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    When someone buys property, there are often two types of deeds involved. The first is usually a grant deed which transfers the interest of the seller in the property to the buyer. If there is no mortgage on the property and the buyer pays cash, this may be the only deed involved. This deed is almost always recorded with the County Recorder to give notice that the property has changed hands and to identify the new owner.

    In the great majority of real estate transactions, however, the buyer borrows money from a third party to pay off the seller. Since the third party, usually a bank or other lending institution, wants security for their money, the buyer is required to execute the second type of deed. It is called a deed of trust because the buyer (known as the trustor) "irrevocably grants and conveys to Trustee (usually a title company), in trust, with power of sale" the property they just bought. The trustee has the ability to foreclose on and sell the property for the lender (the beneficiary of the trust deed) if the buyer does not meet her obligations under the mortgage. Deeds of trust are also recorded so that anyone wanting to buy the property knows that there is an outstanding mortgage that would have to be paid off or assumed as part of the purchase.

    When the property owner (who may not be the original buyer) refinances or pays off the original mortgage, the third type of deed is executed, a deed of reconveyance. With this document, the trustee or the lender grants back to the original borrower the "power to sell" that had been conveyed in the Deed of Trust. Deeds of reconveyance can be confusing. If property owners assume an existing mortgage at time of purchase, the deed of reconveyance recorded when that assumed mortgage is paid off will come in the name of the original borrower, the person whose mortgage was assumed. Thus, if Frank Jones signed a mortgage in 1969 and Sally Smith bought the house from Frank Jones and assumed the mortgage in 1987, in 1999, when Sally makes the last payment, the deed of reconveyance will be in Frank Jonesís name. In the same way, John and Julie Connor bought property as husband and wife in 1969 and signed a mortgage. They divorced in 1991, with Julie getting the house. In 1999 when Julie makes the last payment on the 1969 mortgage, the deed of reconveyance will be issued in both John and Julieís names. In neither case does either Frank Jones or John Connor have any interest in the respective properties since they grant deeded or quitclaimed away all interest in the property in 1987 and 1991 respectively. If a homeowner has paid off a mortgage and wants to know if the deed of reconveyance has been filed, she may have to check the County Recorderís Grantor/Grantee index in the names of former owners of the property if a mortgage has been assumed.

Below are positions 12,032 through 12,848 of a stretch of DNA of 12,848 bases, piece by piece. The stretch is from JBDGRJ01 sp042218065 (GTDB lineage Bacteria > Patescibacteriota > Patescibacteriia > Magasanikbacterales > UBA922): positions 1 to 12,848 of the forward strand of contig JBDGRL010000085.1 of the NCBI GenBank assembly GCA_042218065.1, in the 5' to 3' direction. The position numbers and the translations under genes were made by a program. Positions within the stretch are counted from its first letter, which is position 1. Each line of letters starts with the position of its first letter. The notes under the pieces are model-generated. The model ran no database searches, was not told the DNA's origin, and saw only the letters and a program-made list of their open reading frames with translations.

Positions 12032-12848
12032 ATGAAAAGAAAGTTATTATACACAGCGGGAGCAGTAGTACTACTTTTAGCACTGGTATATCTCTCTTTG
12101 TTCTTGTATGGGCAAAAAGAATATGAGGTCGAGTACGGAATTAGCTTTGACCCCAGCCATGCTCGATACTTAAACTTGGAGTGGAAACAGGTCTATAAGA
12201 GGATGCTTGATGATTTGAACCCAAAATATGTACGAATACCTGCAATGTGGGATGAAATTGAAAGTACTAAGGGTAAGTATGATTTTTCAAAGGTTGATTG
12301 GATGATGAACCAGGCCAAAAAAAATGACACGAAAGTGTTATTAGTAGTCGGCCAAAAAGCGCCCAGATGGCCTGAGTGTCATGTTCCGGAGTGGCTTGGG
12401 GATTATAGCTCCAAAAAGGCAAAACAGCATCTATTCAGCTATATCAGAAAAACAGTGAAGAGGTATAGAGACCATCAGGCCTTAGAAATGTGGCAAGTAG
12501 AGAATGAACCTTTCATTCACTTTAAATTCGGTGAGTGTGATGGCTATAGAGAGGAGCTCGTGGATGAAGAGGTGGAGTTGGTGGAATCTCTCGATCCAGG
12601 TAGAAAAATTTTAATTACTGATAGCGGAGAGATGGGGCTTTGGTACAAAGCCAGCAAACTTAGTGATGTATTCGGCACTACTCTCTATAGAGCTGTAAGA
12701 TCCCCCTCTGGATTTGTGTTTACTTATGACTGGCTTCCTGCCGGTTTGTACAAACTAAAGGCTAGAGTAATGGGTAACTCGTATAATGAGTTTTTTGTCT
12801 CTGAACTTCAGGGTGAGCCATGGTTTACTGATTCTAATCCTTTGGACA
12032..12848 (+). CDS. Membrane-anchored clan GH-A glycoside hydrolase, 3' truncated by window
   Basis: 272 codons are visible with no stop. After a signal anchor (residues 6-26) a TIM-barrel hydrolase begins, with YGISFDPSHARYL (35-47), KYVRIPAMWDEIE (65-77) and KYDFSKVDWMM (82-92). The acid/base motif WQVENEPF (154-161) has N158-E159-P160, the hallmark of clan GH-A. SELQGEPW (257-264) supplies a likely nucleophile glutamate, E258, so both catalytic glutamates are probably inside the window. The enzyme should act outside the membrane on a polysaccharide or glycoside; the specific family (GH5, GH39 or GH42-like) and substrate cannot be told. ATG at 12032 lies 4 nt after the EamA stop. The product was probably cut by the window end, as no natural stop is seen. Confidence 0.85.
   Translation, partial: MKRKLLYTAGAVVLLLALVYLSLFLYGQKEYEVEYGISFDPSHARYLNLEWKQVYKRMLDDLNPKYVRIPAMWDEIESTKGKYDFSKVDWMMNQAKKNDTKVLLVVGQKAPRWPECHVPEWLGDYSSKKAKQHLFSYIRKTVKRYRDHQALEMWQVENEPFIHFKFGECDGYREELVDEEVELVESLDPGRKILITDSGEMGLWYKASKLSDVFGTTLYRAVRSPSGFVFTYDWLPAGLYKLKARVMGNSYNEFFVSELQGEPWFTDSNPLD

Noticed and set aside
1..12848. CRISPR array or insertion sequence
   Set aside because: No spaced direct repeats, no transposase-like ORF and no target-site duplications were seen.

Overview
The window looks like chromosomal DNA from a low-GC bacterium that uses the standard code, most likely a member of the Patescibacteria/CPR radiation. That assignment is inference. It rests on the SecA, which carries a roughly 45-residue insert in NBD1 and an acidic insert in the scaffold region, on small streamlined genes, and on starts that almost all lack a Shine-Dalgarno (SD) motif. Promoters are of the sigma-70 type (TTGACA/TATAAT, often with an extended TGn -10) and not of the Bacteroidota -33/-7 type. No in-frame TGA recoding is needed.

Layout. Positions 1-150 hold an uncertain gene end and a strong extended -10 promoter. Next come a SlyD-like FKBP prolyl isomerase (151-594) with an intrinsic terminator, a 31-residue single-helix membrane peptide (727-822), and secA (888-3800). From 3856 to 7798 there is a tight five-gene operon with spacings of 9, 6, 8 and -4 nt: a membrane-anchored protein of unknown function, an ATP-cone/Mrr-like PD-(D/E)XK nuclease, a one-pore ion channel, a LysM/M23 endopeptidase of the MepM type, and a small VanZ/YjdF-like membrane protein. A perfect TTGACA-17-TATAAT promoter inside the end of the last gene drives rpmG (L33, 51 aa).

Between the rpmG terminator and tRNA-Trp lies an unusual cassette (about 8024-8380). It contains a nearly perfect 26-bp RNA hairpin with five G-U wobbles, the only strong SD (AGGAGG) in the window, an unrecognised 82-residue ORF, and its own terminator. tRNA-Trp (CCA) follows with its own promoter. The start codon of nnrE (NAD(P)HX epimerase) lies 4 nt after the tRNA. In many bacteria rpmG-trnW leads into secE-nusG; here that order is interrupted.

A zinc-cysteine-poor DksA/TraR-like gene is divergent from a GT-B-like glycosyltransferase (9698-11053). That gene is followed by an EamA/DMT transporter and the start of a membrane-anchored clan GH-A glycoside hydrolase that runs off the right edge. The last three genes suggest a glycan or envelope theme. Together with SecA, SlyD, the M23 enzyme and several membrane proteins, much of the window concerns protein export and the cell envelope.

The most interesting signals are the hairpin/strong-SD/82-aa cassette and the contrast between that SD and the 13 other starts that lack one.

Should you have any questions please contact Napa County Assessor-Recorder John Tuteur
at 707.253.4459 or by e-mail





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